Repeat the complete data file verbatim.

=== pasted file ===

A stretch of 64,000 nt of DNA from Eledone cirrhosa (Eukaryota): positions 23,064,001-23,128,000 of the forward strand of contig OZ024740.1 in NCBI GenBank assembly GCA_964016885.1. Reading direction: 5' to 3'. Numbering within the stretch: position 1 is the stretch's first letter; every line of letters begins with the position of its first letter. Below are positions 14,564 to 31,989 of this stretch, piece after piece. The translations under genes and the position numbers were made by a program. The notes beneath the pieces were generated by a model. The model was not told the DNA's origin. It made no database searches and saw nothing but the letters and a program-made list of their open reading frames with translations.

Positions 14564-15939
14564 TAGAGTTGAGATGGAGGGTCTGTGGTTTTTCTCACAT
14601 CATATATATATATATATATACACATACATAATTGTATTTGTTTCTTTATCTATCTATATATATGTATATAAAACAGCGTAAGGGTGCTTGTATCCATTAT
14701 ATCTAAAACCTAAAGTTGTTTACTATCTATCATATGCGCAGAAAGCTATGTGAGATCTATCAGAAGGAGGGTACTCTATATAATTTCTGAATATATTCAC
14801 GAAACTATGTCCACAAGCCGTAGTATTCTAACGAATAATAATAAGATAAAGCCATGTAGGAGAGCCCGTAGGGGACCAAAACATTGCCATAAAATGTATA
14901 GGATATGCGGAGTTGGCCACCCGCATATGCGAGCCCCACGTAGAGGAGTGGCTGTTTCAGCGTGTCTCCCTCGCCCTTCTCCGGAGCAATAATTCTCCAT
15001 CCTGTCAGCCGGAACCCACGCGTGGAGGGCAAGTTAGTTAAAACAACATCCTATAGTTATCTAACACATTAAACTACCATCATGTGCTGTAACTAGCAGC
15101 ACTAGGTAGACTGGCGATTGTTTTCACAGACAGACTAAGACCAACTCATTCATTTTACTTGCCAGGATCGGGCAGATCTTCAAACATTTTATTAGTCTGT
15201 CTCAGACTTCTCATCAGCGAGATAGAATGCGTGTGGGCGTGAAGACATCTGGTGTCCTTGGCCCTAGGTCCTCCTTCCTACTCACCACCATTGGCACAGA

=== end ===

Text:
A stretch of 64,000 nt of DNA from Eledone cirrhosa (Eukaryota): positions 23,064,001-23,128,000 of the forward strand of contig OZ024740.1 in NCBI GenBank assembly GCA_964016885.1. Reading direction: 5' to 3'. Numbering within the stretch: position 1 is the stretch's first letter; every line of letters begins with the position of its first letter. Below are positions 14,564 to 31,989 of this stretch, piece after piece. The translations under genes and the position numbers were made by a program. The notes beneath the pieces were generated by a model. The model was not told the DNA's origin. It made no database searches and saw nothing but the letters and a program-made list of their open reading frames with translations.

Positions 14564-15939
14564 TAGAGTTGAGATGGAGGGTCTGTGGTTTTTCTCACAT
14601 CATATATATATATATATATACACATACATAATTGTATTTGTTTCTTTATCTATCTATATATATGTATATAAAACAGCGTAAGGGTGCTTGTATCCATTAT
14701 ATCTAAAACCTAAAGTTGTTTACTATCTATCATATGCGCAGAAAGCTATGTGAGATCTATCAGAAGGAGGGTACTCTATATAATTTCTGAATATATTCAC
14801 GAAACTATGTCCACAAGCCGTAGTATTCTAACGAATAATAATAAGATAAAGCCATGTAGGAGAGCCCGTAGGGGACCAAAACATTGCCATAAAATGTATA
14901 GGATATGCGGAGTTGGCCACCCGCATATGCGAGCCCCACGTAGAGGAGTGGCTGTTTCAGCGTGTCTCCCTCGCCCTTCTCCGGAGCAATAATTCTCCAT
15001 CCTGTCAGCCGGAACCCACGCGTGGAGGGCAAGTTAGTTAAAACAACATCCTATAGTTATCTAACACATTAAACTACCATCATGTGCTGTAACTAGCAGC
15101 ACTAGGTAGACTGGCGATTGTTTTCACAGACAGACTAAGACCAACTCATTCATTTTACTTGCCAGGATCGGGCAGATCTTCAAACATTTTATTAGTCTGT
15201 CTCAGACTTCTCATCAGCGAGATAGAATGCGTGTGGGCGTGAAGACATCTGGTGTCCTTGGCCCTAGGTCCTCCTTCCTACTCACCACCATTGGCACAGA